We now have incredible computational and theoretical tools for simulating possible relationships and interactions of neurons – in fact, they are almost too good, in the sense that we can simulate just about every possible situation we can think of. However, not all of these algorithms reflect the solutions honed by evolution in the various life-forms on our planet, because we don’t force our algorithms to deal with the same constraints as biological nervous systems that must develop within and adapt to the real world. We are also discovering that biological systems are so robust and adaptive that laboratory animals can learn just about any behaviour that is reinforced. When it comes to our computational theories and predictive models, current neuroscience is in many ways overwhelmed by too many options. If we want to understand real-world nervous systems anytime soon, we need to reduce the possible cellular interactions we can simulate and the possible behaviours we can train and test in the lab to the ones that best reflect what we currently know about real-world nervous systems. Field Neuroscience, or the study of wild nervous systems, can provide powerful “ground truth” data to help us do exactly this reduction. But even amongst real-world nervous systems, the variaty is huge – and so we need a way to disambiguate general, fundamental characteristics of all nervous systems versus specialized characteristics unique to a particular species. Comparative Neuroscience, or the study of similar functions across a diverse set of relevant species, can provide the data we need to make this distinction.
Open, humble, and cooperative research – or, paradoxes are useful and can co-exist
Mutual respect, non-violent communication, and humility are essential when investigating complex scientific questions; thus, it is also important to call out scientific misconduct, sensationalist publication, and oppressive hierarchies in research organizations. Open and inclusive scientific research can dramatically increase the pace of scientific progress, by motivating more meticulous documentation, better communication between professional science and the general public, and increased cross-pollination of ideas and techniques between fields. However, researchers also need safe spaces to make mistakes, report negative results, try radical new approaches, and pursue questions challenging the status quo. I support the open science community by using open source technologies and publishing platforms, and by deliberately designing my projects to bridge science, engineering, humanities, and the arts. At the same time, I work best in small long-term teams, and I believe that modern neuroscientists needs to earnestly discuss the concepts and ideals that define our craft, so that we may better collaborate outside our field.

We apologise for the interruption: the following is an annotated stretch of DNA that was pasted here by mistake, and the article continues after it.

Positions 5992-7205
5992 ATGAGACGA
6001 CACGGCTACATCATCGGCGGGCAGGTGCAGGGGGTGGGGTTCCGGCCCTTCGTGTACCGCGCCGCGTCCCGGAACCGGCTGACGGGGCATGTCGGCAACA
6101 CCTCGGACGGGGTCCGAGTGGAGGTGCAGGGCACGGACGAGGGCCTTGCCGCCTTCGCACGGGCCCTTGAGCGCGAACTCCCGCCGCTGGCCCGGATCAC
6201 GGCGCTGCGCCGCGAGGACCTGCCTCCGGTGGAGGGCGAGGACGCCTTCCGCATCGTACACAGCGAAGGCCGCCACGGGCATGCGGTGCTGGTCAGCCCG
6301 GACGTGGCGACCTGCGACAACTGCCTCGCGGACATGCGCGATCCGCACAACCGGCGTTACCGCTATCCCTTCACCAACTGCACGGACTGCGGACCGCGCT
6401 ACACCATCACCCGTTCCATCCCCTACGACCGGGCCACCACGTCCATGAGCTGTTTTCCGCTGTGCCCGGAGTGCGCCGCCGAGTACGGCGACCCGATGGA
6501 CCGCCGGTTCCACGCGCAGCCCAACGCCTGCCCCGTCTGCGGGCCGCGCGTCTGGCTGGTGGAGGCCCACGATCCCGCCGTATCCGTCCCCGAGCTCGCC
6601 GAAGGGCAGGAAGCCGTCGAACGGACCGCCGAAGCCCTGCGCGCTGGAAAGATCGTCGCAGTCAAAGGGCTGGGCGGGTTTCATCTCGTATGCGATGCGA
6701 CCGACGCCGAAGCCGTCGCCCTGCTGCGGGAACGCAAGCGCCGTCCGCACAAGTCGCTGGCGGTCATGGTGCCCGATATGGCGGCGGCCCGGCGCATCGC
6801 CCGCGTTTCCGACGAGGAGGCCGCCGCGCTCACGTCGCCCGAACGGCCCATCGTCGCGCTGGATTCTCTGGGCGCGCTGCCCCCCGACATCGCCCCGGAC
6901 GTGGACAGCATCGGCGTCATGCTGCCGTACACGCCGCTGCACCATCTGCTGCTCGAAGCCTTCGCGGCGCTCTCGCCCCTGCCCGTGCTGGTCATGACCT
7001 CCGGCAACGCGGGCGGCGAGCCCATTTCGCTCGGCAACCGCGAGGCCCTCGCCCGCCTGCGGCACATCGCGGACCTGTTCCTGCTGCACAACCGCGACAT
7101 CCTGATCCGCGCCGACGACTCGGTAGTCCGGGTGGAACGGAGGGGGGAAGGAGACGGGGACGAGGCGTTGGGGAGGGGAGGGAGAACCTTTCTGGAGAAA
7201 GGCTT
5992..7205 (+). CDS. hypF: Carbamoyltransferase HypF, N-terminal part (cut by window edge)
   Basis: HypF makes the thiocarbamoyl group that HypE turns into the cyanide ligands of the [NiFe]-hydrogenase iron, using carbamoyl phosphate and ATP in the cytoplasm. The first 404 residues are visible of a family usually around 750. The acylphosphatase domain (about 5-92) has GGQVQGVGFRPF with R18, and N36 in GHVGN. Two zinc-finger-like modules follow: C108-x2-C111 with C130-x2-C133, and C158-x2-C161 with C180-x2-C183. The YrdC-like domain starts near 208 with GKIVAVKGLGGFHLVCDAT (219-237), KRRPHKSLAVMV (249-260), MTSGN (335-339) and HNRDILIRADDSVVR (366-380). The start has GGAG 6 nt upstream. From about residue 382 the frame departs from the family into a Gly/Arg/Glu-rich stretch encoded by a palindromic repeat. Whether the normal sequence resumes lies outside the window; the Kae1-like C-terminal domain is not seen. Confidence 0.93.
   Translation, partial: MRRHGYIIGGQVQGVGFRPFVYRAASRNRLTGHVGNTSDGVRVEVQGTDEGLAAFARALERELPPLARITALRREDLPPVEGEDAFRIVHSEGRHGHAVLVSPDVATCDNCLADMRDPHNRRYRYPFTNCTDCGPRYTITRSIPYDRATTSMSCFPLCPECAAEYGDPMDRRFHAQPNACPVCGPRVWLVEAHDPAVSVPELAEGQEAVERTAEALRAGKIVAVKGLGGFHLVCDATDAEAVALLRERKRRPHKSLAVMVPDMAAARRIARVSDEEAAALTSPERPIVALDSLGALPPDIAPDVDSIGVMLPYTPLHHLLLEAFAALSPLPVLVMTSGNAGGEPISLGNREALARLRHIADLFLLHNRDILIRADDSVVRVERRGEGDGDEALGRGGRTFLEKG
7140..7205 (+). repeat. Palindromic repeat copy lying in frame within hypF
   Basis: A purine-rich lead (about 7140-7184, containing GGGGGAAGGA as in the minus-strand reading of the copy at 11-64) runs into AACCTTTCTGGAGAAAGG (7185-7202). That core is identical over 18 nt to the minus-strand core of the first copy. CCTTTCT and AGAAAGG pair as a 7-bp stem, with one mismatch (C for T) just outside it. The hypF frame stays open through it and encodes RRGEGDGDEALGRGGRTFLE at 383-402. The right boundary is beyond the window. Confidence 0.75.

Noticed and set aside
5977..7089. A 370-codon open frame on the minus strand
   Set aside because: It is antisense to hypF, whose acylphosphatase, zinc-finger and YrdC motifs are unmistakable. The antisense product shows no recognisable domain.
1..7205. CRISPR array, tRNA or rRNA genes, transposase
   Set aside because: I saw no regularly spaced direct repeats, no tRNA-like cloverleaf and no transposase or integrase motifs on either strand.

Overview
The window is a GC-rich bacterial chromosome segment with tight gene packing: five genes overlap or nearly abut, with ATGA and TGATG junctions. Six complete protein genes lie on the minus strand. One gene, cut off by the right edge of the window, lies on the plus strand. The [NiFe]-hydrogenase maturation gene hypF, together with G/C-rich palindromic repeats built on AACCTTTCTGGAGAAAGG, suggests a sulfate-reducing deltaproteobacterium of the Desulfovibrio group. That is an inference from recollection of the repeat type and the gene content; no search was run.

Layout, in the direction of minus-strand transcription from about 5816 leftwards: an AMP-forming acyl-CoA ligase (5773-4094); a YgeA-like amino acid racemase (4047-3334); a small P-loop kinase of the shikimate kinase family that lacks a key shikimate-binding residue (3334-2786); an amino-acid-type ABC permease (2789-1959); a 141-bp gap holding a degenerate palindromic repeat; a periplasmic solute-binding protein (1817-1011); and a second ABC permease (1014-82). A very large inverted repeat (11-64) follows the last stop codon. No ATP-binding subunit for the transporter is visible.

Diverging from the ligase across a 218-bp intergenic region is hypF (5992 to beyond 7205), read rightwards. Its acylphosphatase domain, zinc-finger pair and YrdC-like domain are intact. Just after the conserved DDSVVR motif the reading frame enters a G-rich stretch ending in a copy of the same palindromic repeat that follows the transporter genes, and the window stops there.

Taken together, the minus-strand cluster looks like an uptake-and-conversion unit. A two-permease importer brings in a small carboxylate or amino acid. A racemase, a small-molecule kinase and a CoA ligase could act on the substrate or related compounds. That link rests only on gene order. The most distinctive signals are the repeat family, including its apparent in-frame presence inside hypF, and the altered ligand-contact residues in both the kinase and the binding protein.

History of Science
Without understanding where we’ve been, we cannot understand how to act in the present, nor can we be informed creators of our futures.
The perspective we gain when we understand our history is invaluable. An excellent example is this Guardian article by Stephen Buranyi about the history of scientific publishing: Is the staggeringly profitable business of scientific publishing bad for science?
Something that currently frustrates me a lot is that the expected standard basic training for a neuroscientist does not include an overview of the major controversies in our field from a historical perspective. If you are a historian of science, and are interested in developing university-level curriculum about historical events relevant to the field of neuroscience, please get in touch!
If you are a journal editor…
Thank you so much for your interest in my research. I have some questions regarding your journal:
are you an open access journal, with no fees charged to authors who wish to publish open access nor to readers who wish to access your articles?
do you enforce an open science policy, wherein authors are required to submit their experimental datasets and copies of any code used to implement or analyze the experiment?
do you accept papers publishing negative results and replications of past experiments?
do you enable the use of embedded videos as an option for figures included in papers?
I eagerly await your response.